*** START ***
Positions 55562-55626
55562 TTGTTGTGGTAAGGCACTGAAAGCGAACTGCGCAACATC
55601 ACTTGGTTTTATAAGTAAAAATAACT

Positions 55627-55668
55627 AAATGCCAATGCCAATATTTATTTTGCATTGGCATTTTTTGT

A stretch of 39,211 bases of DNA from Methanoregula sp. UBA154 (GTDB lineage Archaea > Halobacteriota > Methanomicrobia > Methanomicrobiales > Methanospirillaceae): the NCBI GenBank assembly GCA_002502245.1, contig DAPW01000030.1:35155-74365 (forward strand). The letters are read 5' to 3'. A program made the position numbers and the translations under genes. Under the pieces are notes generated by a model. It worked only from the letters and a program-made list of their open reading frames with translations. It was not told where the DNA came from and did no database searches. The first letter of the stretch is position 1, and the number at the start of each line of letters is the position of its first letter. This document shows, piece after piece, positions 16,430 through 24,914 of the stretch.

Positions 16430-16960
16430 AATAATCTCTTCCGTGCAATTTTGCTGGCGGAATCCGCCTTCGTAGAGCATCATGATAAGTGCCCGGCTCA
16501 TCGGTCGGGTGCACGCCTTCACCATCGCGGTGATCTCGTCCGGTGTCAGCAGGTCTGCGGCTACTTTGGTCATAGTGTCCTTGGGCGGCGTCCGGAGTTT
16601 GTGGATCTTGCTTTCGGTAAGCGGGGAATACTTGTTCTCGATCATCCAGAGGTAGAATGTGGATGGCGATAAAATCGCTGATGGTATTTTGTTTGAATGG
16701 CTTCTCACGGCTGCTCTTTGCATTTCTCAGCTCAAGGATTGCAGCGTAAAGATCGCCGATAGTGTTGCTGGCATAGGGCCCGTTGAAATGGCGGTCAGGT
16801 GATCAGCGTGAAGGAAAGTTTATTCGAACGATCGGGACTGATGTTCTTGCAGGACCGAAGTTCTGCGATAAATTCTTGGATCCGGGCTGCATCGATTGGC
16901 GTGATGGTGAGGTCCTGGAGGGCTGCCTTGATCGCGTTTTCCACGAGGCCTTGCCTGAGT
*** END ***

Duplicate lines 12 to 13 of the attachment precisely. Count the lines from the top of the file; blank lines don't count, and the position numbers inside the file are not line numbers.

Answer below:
16801 GATCAGCGTGAAGGAAAGTTTATTCGAACGATCGGGACTGATGTTCTTGCAGGACCGAAGTTCTGCGATAAATTCTTGGATCCGGGCTGCATCGATTGGC
16901 GTGATGGTGAGGTCCTGGAGGGCTGCCTTGATCGCGTTTTCCACGAGGCCTTGCCTGAGT